MSNBC provides Democratic debate coverage from a left-of-center point of view. They both host Democratic debates and report extensively on debates they don't host from the "spin room" where candidates often go to when a debate is concluded.
Top journalists and commentators like Rachel Maddow, Chris Hayes, Brian Williams, Ali Velshi, Andrea Mitchell, Joe Scarborough and Mika Brzezinski will often hold special programming the day of a debate where they discuss how they think the night will unfold and then air post-debate coverage where they will often interview candidates to see how they felt they performed in the debate.
If MSNBC is hosting a debate then they will air it in its entirety, but if another channel is airing it then they will air their regularly scheduled programs until the debate has concluded, at which point they will often return to special programming reporting on the debate.
TV provider plans with MSNBC
Conservative Debate Coverage
Fox News provides Democratic debate coverage from a right-of-center point of view. While the channel won't be hosting any Democratic debates, they still send journalists to report on the debate from the "spin room" where they may interview one or more candidates at the conclusion of the debate.
Hosts Bret Baier and Chris Wallace head the news division of Fox News and provide a nuanced and balanced coverage of the Democratic debates, albeit with a right-of-center point of view.
TV provider plans with Fox News
All Other Pre & Post Debate Coverage
There is also a number of options for viewers who wish to watch mainstream networks and listen to commentary that provides a relatively even split of liberals and conservatives, or listen to commentary that approaches the debates from a different perspective entirely.
Mainstream Debate Coverage
CNN provides Democratic debate coverage from a mainstream point of view. They both host Democratic debates and report extensively on the ones they don't host with pre and post-debate coverage by top journalists and commentators.
Anderson Cooper, Wolf Blitzer, Jake Tapper, Don Lemon, Chris Cuomo, Jeffrey Toobin, Gloria Borger, Paul Begala, S.E. Cupp, Rick Santorum, Ana Navarro, Kristen Powers and others lead a bipartisan political team that covers the Democratic debates from all angles.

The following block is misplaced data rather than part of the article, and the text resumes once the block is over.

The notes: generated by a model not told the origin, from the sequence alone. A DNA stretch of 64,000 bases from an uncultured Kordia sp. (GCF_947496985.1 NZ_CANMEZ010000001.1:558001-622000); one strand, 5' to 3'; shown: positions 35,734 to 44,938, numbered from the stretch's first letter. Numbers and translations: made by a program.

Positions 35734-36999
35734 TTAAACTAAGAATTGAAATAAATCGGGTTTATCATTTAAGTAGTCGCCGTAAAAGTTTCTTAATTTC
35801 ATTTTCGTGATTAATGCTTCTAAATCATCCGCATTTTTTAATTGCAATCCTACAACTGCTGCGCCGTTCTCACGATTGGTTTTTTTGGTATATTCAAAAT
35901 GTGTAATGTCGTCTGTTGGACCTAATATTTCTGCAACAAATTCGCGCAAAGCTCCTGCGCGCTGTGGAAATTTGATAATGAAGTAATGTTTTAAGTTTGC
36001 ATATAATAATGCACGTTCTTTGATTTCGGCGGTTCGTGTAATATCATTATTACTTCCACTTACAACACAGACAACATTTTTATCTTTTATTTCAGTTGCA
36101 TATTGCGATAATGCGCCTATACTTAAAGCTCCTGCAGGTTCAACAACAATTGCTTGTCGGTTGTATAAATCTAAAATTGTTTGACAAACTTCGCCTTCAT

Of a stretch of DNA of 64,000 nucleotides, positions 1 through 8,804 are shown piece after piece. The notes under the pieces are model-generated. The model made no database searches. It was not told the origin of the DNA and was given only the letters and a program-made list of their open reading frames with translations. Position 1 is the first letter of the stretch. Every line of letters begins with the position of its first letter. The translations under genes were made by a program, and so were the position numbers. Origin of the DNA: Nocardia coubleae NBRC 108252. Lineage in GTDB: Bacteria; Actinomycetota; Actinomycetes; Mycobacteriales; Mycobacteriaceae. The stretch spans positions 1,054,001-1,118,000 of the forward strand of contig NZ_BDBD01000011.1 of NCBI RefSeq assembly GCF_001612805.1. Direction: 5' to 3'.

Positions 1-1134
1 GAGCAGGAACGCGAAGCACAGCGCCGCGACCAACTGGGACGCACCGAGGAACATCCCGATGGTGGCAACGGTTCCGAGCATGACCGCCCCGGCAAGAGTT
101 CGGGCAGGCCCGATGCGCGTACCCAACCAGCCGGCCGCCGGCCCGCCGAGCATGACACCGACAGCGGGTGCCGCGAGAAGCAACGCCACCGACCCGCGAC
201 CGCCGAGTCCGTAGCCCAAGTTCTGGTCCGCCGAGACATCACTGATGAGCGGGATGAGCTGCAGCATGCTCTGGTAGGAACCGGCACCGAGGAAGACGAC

Fusion provides Democratic debate coverage tailored towards younger voters aged 18-34 with a mix of serious and satirical debate commentary.
Univision provides Democratic debate coverage tailored towards the burgeoning Hispanic population in the United States. Their debate coverage is twofold, with a focus on the debate itself and how the issues discussed in a given debate would affect the Hispanic population living in the United States.
Financial News Debate Coverage
Bloomberg provides Democratic debate coverage with a focus on how the various proposals discussed by the candidates would affect the financial markets and U.S. economy.
Bloomberg journalists and commentators report from the spin-room before and after every Democratic debate and often interview one or more candidates after a debate has concluded.
(It should be noted that owner Mike Bloomberg is currently running for President in the Democratic Primary, but he has not qualified for the debates because he is not accepting individual donations.)
Fox Business provides Democratic debate coverage with a focus on how the various proposals discussed by the candidates would affect the financial markets and U.S. economy, albeit from a right-of-center point of view.
Fox Business journalists don't always report from the spin-room of a Democratic debate, but the channel does still often report on their opinions of the debate from the studio.
TV provider plans carrying all news channels (CNN, BLOOM, CNBC, MSNBC, FOXB, Fox News)